Smith earned a both a Ph.D. and a B.S. in Physics from Monash University in Australia.
Dr. Roger Stern is an Assistant Professor of Energy Economics, Policy and Commerce at the University of Tulsa, Collins College of Business. Dr. Stern’s recent research mainly concerns the intersection of U.S. energy policy, foreign policy, and national security and economic history. He focuses in the study of mineral scarcity. He has presented seminars to the Office of the Chief of Naval Operations; US Department of State; Council on Foreign Relations Nuclear Security Roundtable; Canadian Security Intelligence Service; King Abdullah Petroleum Science and Research Center and several universities op-ed essays have appeared in The Wall Street Journal, The International Herald Tribune and The National (Abu Dhabi). Following a career in land conservation and environmental policy, Professor Stern pursued his PhD. Before joining the University of Tulsa, he held a Post-doctoral fellowship at Princeton University’s Oil, Energy & the Middle East Program.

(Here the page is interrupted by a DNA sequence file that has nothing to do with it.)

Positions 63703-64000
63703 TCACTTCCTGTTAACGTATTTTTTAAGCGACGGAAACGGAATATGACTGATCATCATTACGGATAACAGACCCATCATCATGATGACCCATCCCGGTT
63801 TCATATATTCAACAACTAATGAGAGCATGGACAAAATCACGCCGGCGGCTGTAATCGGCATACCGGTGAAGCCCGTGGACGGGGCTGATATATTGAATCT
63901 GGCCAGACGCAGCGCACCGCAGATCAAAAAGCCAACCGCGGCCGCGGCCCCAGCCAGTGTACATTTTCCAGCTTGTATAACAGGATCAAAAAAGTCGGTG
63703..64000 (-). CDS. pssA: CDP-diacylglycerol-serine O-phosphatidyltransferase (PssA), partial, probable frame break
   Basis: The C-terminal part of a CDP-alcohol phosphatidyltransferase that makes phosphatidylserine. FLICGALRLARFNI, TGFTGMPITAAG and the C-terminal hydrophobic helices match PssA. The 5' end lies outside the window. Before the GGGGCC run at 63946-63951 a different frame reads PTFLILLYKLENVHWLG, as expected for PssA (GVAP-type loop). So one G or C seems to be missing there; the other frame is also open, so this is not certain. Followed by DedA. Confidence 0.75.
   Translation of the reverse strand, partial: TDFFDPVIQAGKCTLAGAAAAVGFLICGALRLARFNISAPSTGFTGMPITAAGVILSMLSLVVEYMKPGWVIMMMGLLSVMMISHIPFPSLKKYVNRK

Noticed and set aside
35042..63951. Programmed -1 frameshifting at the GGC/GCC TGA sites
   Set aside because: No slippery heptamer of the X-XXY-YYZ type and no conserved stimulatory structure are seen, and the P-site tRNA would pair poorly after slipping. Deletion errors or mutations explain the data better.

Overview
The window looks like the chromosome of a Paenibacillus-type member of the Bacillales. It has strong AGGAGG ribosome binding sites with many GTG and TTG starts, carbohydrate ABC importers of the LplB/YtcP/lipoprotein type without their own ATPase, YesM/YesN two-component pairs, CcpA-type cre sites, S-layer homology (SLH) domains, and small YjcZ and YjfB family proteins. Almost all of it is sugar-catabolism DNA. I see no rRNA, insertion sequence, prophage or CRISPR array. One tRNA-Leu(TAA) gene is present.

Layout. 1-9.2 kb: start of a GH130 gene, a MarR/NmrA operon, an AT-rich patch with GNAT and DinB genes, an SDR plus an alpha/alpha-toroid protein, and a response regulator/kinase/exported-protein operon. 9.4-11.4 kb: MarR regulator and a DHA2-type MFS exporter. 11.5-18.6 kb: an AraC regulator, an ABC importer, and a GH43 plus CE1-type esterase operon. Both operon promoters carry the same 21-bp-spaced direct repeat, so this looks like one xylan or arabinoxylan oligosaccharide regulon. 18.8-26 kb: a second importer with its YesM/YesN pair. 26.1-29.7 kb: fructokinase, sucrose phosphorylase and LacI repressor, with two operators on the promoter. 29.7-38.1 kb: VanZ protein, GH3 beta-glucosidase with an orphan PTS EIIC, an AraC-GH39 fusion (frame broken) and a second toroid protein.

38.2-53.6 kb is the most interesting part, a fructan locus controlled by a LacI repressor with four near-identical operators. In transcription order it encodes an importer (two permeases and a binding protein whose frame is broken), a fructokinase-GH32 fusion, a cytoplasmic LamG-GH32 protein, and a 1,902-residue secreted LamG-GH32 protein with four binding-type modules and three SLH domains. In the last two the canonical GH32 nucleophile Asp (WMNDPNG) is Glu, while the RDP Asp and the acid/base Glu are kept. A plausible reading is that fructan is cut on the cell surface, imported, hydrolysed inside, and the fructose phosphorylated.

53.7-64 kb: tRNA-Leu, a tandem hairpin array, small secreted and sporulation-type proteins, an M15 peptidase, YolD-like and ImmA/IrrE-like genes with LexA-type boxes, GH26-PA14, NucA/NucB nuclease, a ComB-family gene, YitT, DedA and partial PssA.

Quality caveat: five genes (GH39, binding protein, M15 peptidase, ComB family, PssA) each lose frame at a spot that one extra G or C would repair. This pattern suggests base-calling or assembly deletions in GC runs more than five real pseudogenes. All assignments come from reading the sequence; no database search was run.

Dr. Stern earned a Ph.D. in Geography and Environmental Engineering from Johns Hopkins University, a M.S. from the University of Vermont, and a B.A. from Antioch College.
Dr. Jérôme Taillard is an Assistant Professor of Finance at Babson College in Massachusetts. His main research interests are in corporate finance, with a current focus in areas of risk management, innovation, litigation, corporate governance and the oil and gas industry. He has published his research in the Journal of Corporate Finance and the Journal of Quantitative and Financial Analysis. Prior to completing his PhD, Dr. Taillard served as consultant on risk management. He earned his PhD in Finance from The Ohio State University in 2010.